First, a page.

- Fortran Tutorial
- Fortran - Home
- Fortran - Overview
- Fortran - Environment Setup
- Fortran - Basic Syntax
- Fortran - Data Types
- Fortran - Variables
- Fortran - Constants
- Fortran - Operators
- Fortran - Decisions
- Fortran - Loops
- Fortran - Numbers
- Fortran - Characters
- Fortran - Strings
- Fortran - Arrays
- Fortran - Dynamic Arrays
- Fortran - Derived Data Types
- Fortran - Pointers
- Fortran - Basic Input Output
- Fortran - File Input Output
- Fortran - Procedures
- Fortran - Modules
- Fortran - Intrinsic Functions
- Fortran - Numeric Precision
- Fortran - Program Libraries
- Fortran - Programming Style
- Fortran - Debugging Program
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Fortran - Basic Syntax
A Fortran program is made of a collection of program units like a main program, modules, and external subprograms or procedures.
Each program contains one main program and may or may not contain other program units. The syntax of the main program is as follows −
program program_name implicit none ! type declaration statements ! executable statements end program program_name
A Simple Program in Fortran
Let’s write a program that adds two numbers and prints the result −
program addNumbers ! This simple program adds two numbers implicit none ! Type declarations real :: a, b, result ! Executable statements a = 12.0 b = 15.0 result = a + b print *, 'The total is ', result end program addNumbers
When you compile and execute the above program, it produces the following result −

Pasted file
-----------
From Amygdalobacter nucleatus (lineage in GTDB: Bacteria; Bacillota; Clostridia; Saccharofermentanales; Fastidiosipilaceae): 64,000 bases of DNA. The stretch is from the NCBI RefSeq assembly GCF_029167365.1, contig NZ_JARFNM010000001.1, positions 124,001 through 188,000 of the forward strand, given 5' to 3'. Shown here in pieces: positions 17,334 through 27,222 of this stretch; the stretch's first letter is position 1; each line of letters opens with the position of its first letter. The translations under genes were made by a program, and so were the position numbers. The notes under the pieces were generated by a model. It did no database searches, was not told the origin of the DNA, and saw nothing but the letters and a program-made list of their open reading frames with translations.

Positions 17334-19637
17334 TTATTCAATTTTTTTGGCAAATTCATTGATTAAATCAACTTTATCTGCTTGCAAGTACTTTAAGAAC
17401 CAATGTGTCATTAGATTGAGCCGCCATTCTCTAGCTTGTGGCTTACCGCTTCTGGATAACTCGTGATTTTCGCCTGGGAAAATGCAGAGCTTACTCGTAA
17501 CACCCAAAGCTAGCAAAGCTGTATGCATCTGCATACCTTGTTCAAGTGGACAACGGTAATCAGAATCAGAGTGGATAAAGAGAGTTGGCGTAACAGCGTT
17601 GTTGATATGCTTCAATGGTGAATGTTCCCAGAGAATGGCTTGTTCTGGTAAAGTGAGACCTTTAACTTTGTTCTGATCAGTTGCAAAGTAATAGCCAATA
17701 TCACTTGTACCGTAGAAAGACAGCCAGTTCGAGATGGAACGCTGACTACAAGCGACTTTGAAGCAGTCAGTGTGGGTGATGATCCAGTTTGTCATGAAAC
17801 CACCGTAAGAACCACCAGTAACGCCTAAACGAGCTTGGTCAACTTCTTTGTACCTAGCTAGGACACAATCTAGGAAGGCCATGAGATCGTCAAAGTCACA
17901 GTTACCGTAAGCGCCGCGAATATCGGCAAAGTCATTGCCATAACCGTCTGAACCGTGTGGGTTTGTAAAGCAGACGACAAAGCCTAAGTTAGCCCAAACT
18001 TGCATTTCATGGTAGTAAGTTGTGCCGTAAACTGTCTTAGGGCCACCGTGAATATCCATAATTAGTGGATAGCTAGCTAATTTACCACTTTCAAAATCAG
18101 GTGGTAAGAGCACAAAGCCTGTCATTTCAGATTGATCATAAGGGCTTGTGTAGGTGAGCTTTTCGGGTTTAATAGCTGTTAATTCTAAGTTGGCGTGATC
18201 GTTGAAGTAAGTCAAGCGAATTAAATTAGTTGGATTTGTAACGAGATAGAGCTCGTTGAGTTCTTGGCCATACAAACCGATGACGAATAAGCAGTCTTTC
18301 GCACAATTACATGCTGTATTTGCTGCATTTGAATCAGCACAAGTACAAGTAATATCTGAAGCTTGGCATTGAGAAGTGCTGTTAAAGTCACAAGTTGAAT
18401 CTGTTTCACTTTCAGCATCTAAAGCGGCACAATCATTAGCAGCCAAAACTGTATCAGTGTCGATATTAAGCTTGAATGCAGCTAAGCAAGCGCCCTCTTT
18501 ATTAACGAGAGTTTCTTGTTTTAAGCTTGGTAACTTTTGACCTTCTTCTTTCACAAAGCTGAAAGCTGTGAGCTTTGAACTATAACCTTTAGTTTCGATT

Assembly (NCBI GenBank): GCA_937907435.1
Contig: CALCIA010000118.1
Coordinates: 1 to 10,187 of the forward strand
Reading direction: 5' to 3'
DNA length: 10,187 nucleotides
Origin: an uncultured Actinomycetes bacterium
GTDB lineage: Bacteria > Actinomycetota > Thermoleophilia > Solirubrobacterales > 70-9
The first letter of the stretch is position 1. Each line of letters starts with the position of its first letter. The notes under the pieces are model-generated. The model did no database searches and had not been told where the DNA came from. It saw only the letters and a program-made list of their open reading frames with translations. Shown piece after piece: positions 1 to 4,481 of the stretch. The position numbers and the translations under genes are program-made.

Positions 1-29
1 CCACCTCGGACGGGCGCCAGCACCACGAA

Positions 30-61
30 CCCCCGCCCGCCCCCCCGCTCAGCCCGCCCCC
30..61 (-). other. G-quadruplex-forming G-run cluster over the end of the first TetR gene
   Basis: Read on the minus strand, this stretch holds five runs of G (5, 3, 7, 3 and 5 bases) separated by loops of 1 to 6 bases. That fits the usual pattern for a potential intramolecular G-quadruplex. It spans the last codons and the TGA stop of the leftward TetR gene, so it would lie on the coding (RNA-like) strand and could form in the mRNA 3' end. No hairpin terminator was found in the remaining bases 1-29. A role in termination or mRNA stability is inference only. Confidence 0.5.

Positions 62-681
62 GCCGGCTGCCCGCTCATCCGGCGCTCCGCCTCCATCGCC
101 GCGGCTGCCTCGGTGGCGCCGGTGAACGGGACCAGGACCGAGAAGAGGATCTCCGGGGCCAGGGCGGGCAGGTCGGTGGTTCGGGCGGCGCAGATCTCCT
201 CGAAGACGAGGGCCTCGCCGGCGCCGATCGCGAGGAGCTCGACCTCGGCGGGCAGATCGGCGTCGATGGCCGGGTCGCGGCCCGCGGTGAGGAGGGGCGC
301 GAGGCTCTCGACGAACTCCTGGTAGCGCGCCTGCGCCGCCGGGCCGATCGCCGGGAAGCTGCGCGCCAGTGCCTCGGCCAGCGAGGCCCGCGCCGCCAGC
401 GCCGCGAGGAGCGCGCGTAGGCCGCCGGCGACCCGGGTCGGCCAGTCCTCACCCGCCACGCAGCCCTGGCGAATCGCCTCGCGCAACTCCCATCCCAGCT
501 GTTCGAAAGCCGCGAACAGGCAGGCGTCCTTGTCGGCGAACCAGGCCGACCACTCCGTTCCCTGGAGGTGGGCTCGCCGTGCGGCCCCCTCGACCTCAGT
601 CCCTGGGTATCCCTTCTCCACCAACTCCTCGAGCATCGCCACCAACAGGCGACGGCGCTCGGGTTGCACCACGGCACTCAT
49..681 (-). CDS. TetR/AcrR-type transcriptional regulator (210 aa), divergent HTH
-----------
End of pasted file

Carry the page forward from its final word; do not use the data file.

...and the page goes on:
The total is 27.0000000
Please note that −
All Fortran programs start with the keyword program and end with the keyword end program, followed by the name of the program.
The implicit none statement allows the compiler to check that all your variable types are declared properly. You must always use implicit none at the start of every program.
Comments in Fortran are started with the exclamation mark (!), as all characters after this (except in a character string) are ignored by the compiler.
The print * command displays data on the screen.
Indentation of code lines is a good practice for keeping a program readable.
Fortran allows both uppercase and lowercase letters. Fortran is case-insensitive, except for string literals.
The basic character set of Fortran contains −
- the letters A ... Z and a ... z
- the digits 0 ... 9
- the underscore (_) character
- the special characters = : + blank - * / ( ) [ ] , . $ ' ! " % & ; < > ?
Tokens are made of characters in the basic character set. A token could be a keyword, an identifier, a constant, a string literal, or a symbol.
Program statements are made of tokens.
An identifier is a name used to identify a variable, procedure, or any other user-defined item. A name in Fortran must follow the following rules −
It cannot be longer than 31 characters.
It must be composed of alphanumeric characters (all the letters of the alphabet, and the digits 0 to 9) and underscores (_).
First character of a name must be a letter.
Names are case-insensitive
Keywords are special words, reserved for the language. These reserved words cannot be used as identifiers or names.
The following table, lists the Fortran keywords −
|The non-I/O keywords|
|default||do||double precision||else||else if|
|elsewhere||end block data||end do||end function||end if|
|end interface||end module||end program||end select||end subroutine|
|end type||end where||entry||equivalence||exit|
|The I/O related keywords|